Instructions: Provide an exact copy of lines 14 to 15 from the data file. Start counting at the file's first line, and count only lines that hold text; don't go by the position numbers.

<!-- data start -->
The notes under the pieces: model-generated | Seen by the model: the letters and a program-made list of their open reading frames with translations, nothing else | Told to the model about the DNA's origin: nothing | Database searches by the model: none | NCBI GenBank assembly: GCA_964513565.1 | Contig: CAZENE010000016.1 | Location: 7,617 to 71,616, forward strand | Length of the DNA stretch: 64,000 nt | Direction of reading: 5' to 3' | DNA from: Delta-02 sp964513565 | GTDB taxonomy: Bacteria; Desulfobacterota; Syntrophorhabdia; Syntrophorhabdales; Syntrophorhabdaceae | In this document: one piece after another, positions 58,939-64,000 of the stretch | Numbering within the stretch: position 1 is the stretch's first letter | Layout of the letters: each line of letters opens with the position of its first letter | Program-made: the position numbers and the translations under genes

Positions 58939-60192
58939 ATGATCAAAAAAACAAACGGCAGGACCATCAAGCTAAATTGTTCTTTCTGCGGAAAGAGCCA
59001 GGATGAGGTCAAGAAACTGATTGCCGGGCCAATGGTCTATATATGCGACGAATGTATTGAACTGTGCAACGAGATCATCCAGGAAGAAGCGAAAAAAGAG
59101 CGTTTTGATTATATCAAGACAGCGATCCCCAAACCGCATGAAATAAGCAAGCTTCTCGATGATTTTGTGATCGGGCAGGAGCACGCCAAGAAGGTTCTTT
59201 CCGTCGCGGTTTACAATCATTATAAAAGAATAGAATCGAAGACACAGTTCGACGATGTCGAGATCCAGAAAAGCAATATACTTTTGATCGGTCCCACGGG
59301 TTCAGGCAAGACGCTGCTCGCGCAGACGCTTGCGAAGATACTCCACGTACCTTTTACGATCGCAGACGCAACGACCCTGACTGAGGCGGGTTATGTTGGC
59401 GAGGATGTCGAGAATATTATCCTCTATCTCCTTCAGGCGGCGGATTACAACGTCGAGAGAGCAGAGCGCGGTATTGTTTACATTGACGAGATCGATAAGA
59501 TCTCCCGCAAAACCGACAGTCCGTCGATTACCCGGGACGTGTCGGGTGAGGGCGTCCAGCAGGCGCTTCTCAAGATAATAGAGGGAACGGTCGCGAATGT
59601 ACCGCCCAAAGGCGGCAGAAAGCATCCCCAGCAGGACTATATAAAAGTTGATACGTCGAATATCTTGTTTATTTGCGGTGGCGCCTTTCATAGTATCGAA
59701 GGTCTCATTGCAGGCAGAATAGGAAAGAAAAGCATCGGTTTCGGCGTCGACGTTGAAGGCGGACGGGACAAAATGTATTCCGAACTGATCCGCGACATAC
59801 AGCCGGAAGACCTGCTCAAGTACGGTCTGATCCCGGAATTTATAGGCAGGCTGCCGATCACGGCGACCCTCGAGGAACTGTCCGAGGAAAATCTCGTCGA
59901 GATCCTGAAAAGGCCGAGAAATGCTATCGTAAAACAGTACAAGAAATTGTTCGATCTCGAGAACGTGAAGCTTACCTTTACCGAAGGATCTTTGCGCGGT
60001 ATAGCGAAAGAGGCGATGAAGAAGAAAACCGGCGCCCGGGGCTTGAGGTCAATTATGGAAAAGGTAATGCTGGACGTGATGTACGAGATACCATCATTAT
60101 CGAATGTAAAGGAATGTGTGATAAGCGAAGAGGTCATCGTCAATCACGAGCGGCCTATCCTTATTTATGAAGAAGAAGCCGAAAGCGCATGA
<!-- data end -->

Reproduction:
60001 ATAGCGAAAGAGGCGATGAAGAAGAAAACCGGCGCCCGGGGCTTGAGGTCAATTATGGAAAAGGTAATGCTGGACGTGATGTACGAGATACCATCATTAT
60101 CGAATGTAAAGGAATGTGTGATAAGCGAAGAGGTCATCGTCAATCACGAGCGGCCTATCCTTATTTATGAAGAAGAAGCCGAAAGCGCATGA